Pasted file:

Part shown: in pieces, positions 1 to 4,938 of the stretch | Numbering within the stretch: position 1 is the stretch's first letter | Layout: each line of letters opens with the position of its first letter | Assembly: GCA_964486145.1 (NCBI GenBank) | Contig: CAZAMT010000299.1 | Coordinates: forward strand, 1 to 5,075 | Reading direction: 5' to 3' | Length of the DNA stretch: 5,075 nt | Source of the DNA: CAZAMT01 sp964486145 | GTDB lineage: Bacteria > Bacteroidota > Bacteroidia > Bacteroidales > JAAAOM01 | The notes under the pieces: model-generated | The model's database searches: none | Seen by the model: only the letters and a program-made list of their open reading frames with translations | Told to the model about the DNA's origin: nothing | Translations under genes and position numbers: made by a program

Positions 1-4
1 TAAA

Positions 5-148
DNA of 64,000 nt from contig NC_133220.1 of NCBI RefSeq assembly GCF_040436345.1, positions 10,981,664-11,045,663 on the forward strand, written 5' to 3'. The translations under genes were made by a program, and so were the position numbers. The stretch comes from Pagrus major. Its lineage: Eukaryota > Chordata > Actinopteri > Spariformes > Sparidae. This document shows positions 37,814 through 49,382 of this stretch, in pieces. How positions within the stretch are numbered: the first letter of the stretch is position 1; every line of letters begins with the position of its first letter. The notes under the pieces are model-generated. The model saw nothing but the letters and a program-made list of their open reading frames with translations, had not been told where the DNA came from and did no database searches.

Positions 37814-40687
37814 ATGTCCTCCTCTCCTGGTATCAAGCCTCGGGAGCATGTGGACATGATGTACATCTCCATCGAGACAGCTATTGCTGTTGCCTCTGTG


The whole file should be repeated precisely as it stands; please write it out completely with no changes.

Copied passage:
Part shown: in pieces, positions 1 to 4,938 of the stretch | Numbering within the stretch: position 1 is the stretch's first letter | Layout: each line of letters opens with the position of its first letter | Assembly: GCA_964486145.1 (NCBI GenBank) | Contig: CAZAMT010000299.1 | Coordinates: forward strand, 1 to 5,075 | Reading direction: 5' to 3' | Length of the DNA stretch: 5,075 nt | Source of the DNA: CAZAMT01 sp964486145 | GTDB lineage: Bacteria > Bacteroidota > Bacteroidia > Bacteroidales > JAAAOM01 | The notes under the pieces: model-generated | The model's database searches: none | Seen by the model: only the letters and a program-made list of their open reading frames with translations | Told to the model about the DNA's origin: nothing | Translations under genes and position numbers: made by a program

Positions 1-4
1 TAAA

Positions 5-148
DNA of 64,000 nt from contig NC_133220.1 of NCBI RefSeq assembly GCF_040436345.1, positions 10,981,664-11,045,663 on the forward strand, written 5' to 3'. The translations under genes were made by a program, and so were the position numbers. The stretch comes from Pagrus major. Its lineage: Eukaryota > Chordata > Actinopteri > Spariformes > Sparidae. This document shows positions 37,814 through 49,382 of this stretch, in pieces. How positions within the stretch are numbered: the first letter of the stretch is position 1; every line of letters begins with the position of its first letter. The notes under the pieces are model-generated. The model saw nothing but the letters and a program-made list of their open reading frames with translations, had not been told where the DNA came from and did no database searches.

Positions 37814-40687
37814 ATGTCCTCCTCTCCTGGTATCAAGCCTCGGGAGCATGTGGACATGATGTACATCTCCATCGAGACAGCTATTGCTGTTGCCTCTGTG